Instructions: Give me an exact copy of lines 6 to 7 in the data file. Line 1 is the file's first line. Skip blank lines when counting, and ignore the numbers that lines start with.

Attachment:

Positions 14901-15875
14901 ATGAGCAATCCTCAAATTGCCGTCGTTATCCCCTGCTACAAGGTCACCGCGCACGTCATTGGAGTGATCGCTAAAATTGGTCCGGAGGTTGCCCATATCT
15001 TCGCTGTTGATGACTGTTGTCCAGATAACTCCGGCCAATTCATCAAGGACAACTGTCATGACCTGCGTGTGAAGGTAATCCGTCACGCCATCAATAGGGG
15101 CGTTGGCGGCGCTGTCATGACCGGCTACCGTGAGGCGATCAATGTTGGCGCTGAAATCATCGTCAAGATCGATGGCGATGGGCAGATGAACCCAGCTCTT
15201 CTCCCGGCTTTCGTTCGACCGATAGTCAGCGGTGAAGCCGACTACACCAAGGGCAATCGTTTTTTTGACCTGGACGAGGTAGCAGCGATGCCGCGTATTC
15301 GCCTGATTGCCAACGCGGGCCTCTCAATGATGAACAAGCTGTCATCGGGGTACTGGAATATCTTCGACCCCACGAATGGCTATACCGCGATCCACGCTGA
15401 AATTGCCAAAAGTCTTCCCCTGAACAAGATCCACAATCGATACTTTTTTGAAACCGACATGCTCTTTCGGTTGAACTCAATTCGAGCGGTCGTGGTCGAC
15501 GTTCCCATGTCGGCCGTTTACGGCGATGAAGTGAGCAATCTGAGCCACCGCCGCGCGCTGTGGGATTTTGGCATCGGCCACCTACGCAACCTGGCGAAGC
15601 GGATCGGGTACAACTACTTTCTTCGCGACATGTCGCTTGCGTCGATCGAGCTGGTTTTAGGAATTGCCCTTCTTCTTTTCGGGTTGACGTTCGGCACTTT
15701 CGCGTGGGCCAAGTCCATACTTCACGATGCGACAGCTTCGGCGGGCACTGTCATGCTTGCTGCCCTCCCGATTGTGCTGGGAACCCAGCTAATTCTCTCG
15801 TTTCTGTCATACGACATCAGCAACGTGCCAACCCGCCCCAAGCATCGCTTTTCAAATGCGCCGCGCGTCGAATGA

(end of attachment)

15301 GCCTGATTGCCAACGCGGGCCTCTCAATGATGAACAAGCTGTCATCGGGGTACTGGAATATCTTCGACCCCACGAATGGCTATACCGCGATCCACGCTGA
15401 AATTGCCAAAAGTCTTCCCCTGAACAAGATCCACAATCGATACTTTTTTGAAACCGACATGCTCTTTCGGTTGAACTCAATTCGAGCGGTCGTGGTCGAC